Confidentiality and pastoral care

Photo by Alena Shekhovtcova on

Often in pastoral care, the question of confidentiality will come up.  This is important because when you are counselling someone, they are placing themselves in a vulnerable situation and may be telling you things that they’ve never told anyone before. They may be nervous about how making that known will affect them and their relationships. Once a disclosure is out will it cause them shame? Will it lead to others judging them and treating them differently? Could it put them in danger?

At the same time, you may find yourself in an awkward situation. Is there a requirement to report things to the elders if there is collective responsibility for pastoral care. Could not telling others put the counselee or other people in danger?  Do you need help and advice that you can’t get without sharing some details?

I find it helpful to distinguish two things, secrecy and confidentiality.  I cannot promise secrecy to people. I can’t keep things hidden and I can’t promise that no one else will ever know.  Instead I do promise confidentiality.

Confidentiality is different to secrecy and it may help us to think in terms of “confidence” here. There has to be a level of confidence in terms of the people in the conversation, the information and who else might hear.

So, first of all, I need to prove that I’m trustworthy with knowledge. The person I’m counselling needs to know that I wont misuse or misrepresent the knowledge they share and use it against hem or against others. They need to know that whatever I hear  from them, I do so because I believe that I need to know it in order to help them.

Secondly we need to think about confidence in the knowledge shared.  Is that knowledge truthful and helpful?  We certainly don’t want to pass on lies. This might mean that we share something but give qualifiers. It may not be true to say that “Ethel’s husband always breaks the speed limit.”  It might be true though to say that “according to Ethel, she feels that her husband is often driving very fast.”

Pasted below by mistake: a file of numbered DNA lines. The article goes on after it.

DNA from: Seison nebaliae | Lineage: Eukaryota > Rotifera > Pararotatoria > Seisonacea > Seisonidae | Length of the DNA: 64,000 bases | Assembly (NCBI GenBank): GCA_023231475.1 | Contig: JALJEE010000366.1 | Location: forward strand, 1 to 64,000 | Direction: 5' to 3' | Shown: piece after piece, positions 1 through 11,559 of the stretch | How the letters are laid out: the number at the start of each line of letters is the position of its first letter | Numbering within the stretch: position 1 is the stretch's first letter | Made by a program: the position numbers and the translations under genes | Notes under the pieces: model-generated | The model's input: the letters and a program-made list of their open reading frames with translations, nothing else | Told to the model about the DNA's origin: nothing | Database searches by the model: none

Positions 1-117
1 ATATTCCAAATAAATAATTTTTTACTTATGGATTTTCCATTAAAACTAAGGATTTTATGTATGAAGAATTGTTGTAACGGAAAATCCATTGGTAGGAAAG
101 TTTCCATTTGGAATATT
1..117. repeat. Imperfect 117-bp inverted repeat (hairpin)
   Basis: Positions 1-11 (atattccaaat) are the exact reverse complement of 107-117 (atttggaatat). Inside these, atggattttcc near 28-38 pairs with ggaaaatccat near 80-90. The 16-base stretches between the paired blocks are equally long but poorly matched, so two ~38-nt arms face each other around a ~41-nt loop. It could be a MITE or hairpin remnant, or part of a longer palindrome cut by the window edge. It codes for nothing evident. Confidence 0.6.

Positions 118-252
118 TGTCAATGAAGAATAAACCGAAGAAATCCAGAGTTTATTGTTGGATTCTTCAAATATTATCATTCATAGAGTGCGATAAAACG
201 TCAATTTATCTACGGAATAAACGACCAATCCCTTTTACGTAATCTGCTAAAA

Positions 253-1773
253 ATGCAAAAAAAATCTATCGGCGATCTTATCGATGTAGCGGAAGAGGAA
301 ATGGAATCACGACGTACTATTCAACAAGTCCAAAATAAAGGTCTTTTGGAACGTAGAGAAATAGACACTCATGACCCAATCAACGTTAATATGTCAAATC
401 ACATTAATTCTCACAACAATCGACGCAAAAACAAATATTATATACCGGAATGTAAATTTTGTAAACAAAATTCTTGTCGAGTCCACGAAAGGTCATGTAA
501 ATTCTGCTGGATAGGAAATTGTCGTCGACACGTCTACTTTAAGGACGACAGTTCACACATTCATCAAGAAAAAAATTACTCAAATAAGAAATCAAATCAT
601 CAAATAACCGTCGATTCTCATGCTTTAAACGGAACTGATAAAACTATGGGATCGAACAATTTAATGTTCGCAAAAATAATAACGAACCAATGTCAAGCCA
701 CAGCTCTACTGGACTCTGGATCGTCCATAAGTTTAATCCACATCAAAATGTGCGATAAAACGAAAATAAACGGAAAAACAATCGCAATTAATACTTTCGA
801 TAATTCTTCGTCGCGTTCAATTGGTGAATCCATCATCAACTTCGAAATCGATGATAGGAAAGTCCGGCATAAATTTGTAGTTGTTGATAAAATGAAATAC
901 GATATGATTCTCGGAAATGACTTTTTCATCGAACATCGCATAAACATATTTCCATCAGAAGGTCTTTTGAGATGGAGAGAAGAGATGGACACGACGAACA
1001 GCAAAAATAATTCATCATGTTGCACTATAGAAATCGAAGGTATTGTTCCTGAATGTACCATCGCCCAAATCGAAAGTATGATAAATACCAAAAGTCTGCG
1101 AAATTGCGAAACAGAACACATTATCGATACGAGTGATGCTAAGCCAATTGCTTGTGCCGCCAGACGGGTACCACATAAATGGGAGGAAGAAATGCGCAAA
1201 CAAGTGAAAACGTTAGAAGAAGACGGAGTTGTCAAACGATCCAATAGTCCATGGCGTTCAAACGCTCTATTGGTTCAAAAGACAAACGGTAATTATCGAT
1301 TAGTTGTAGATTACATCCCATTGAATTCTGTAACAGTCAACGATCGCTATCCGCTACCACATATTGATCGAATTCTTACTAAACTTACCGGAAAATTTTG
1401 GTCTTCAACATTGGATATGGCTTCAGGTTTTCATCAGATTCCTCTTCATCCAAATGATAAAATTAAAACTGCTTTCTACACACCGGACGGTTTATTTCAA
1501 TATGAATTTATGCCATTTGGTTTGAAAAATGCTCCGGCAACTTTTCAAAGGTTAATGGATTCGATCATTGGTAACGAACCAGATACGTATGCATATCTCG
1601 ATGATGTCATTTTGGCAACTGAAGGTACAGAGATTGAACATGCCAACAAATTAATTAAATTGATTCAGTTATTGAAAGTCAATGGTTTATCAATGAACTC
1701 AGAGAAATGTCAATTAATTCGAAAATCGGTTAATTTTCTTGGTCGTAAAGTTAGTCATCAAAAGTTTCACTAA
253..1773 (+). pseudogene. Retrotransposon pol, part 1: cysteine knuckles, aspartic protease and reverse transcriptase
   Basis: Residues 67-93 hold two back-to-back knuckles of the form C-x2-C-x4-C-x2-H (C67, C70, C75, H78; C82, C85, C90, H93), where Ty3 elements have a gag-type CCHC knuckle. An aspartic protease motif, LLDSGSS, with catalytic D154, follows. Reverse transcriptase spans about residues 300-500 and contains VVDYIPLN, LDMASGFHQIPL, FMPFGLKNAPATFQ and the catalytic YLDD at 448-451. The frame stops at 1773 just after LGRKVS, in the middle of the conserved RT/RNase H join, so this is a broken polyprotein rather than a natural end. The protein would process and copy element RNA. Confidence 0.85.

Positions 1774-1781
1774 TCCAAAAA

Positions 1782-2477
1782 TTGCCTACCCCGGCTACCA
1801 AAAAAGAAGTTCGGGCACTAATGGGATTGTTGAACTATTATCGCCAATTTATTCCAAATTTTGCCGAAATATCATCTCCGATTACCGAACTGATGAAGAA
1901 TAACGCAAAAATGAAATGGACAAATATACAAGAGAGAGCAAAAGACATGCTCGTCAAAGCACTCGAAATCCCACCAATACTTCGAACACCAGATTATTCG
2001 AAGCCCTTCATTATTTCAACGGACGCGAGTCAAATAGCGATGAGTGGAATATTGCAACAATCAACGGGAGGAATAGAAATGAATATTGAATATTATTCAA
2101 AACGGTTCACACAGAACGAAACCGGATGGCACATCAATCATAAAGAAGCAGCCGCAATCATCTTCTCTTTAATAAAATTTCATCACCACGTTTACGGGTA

Thirdly, we then need to think about communication in terms of who might need to know and what they might need to know. They may need to know some aspects of the story but not all of it. So, there are two elements to this. First of all is the “need to know.” What is my purpose in sharing information with another person? Whilst I’ve distinguished secrecy from confidentially, I think a useful principle is that we limit who needs to know to the smallest number possible. This is seen in Matthew 18 where Jesus encourages people to resolve disputes one to one, then with a couple of witnesses and only if necessary in front of the whole church.

I think as well, we also need to consider confidence in relation to the person we share with. Are they able to handle the information well? Some people won’t be able to carry the burden because it will overwhelm them whilst others will not be able to keep it to themselves. And yes there will be those who mishandled it to judge, to condemn and let it change their relationship to the original counselee.

So, I think it is helpful not to put legalistic limits on secrecy but rather to use the principle of confidentiality to help us thing through how knowledge is handled.

%d bloggers like this: